Hollywood’s Golden Age sadly came to a close last week with the passing of Elizabeth Taylor, one of the greatest actresses, movie stars, and celebrities of all time. Long before the paparazzi, celebrity fragrances, jewelry, and million dollar movies, there was Elizabeth Taylor. A classic beauty – voluptuous, vibrant, and entirely mesmerizing with those velvet eyes. In a career that lasted more than 70 years, with over 50 films, and a handful of stage appearances, Taylor set the standard for everything a Hollywood celebrity was supposed to be – abundantly talented and charismatic, classy and elegant, controversial, benevolent and kind.
Born Elizabeth Rosemond Taylor in Hampstead Garden, a northwestern suburb of London on February 27, 1932, the young starlet began taking ballet lessons at the age of 3. Shortly before World War II, her parents decided to move her and her brother (Howard) to Los Angeles, where her father opened a prestigious art gallery with many exclusive paintings from England that would attract the attention of the Hollywood elite. The social circles helped earn Elizabeth a screen test for Gone with the Wind as Scarlett’s child, Bonnie Blue. And immediately afterward, she was signed by Universal, making her very first on screen appearance in There’s One Born Every Minute.
Upon the film’s debut, however, she was released from her contract. And a frustrated casting director, Dan Kelly, was once quoted as saying: “The kid has nothing!”
So, Taylor left Universal and went to cross town rival, MGM, who promptly picked her up and cast her in Lassie Come Home (1943), alongside Roddy McDowall and Donald Crisp. The film was a moderate success and would lead to more supporting roles in Jane Eyre (1944) and The White Cliffs of Dover (1944). But it wasn’t until her heartwarming and spirited performance as Velvet Brown, the horseback riding heroine in National Velvet, that audiences began to take notice. She co-starred with Mickey Rooney, Anne Revere, and another newcomer, Angela Lansbury. And just like that, at 12 years old, she had the world on a string.
As Taylor matured through adolescence, she would tackle both teenage and adult roles with an innate sensibility and sensuality that transcended the celluloid. Her passion and versatility erased any and all doubts that she was merely a glamorous leading lady without substance. Over the years, she shared the screen with Spencer Tracy in Father of the Bride (1950), Montgomery Clift in A Place in the Sun (1951), Rock Hudson and James Dean in Giant (1956), and Paul Newman in Cat on a Hot Tin Roof (1958).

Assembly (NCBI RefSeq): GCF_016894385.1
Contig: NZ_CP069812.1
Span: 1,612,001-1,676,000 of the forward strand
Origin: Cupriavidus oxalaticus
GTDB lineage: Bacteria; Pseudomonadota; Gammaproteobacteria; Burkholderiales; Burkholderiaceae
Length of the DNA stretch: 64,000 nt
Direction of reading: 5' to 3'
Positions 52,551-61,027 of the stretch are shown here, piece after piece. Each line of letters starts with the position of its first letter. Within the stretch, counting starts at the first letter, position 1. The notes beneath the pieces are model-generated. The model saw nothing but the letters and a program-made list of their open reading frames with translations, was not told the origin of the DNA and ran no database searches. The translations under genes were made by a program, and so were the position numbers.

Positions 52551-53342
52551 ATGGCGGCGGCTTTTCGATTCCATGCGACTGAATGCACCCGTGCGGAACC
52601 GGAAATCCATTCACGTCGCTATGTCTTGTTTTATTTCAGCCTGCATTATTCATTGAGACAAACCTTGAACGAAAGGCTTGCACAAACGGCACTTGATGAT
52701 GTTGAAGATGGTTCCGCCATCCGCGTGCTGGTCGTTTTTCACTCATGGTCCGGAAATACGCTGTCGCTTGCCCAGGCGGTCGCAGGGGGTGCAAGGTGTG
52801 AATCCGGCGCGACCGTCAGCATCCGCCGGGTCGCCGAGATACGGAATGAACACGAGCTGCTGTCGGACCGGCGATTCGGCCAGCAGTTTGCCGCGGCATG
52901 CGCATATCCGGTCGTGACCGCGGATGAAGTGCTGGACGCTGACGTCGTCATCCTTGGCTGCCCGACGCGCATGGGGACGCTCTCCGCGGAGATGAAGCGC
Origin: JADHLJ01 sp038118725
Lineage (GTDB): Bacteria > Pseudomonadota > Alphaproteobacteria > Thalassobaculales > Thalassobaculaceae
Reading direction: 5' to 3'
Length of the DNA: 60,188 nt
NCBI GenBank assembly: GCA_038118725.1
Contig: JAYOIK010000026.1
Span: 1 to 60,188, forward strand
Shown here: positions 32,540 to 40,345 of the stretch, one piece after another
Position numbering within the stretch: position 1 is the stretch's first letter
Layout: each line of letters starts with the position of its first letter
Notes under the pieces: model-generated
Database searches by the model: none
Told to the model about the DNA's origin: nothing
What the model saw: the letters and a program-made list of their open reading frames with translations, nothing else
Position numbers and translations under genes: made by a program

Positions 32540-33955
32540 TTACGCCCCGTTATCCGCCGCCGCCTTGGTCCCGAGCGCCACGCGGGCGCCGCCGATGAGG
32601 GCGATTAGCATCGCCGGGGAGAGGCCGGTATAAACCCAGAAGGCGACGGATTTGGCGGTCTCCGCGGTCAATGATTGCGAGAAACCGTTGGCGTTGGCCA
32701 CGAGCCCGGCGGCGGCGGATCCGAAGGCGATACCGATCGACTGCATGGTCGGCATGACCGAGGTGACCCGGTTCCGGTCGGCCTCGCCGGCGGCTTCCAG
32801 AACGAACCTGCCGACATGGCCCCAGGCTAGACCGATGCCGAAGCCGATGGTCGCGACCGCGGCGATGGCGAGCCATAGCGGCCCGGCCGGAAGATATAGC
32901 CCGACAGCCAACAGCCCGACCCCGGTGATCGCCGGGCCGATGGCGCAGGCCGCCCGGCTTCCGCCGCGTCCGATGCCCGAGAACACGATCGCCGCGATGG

In 1960, opposite her then husband Eddie Fisher, she played a Manhattan call girl in BUtterfield 8 and earned her first Academy Award. Then, she left Fisher and built an on screen/off screen relationship with highly regarded classically trained actor, Richard Burton, starring in such films as Cleopatra, The Taming of the Shrew, and Who’s Afraid of Virginia Woolf?, which would earn her a second Academy Award.
One of the most highly publicized actresses of any generation, Taylor’s private life would include eight marriages, several life threatening illnesses, and many years as a social activist championing the cause of AIDS awareness, research, and cure. After best friend Rock Hudson’s death in 1985, she committed her life to fighting AIDS as a co-founder of amfAR and founder of The Elizabeth Taylor AIDS Foundation. And for her efforts, in 1992, she was awarded the Jean Hersholt Humanitarian Award.
Said Taylor, “I call upon you to draw from the depths of your being — to prove that we are a human race, to prove that our love outweighs our need to hate, that our compassion is more compelling than our need to blame.”
Always the epitome of grace, Elizabeth Taylor passed away quietly on March 23rd after complications from congestive heart failure at the age of 79. And with her passing, brought an end to one of the greatest eras in Hollywood history.
-Mark Sells, “The Reel Deal”
Paul Newman’s Tribute (Turner Movie Classics):
Broadway dims the lights in NYC (March 25th)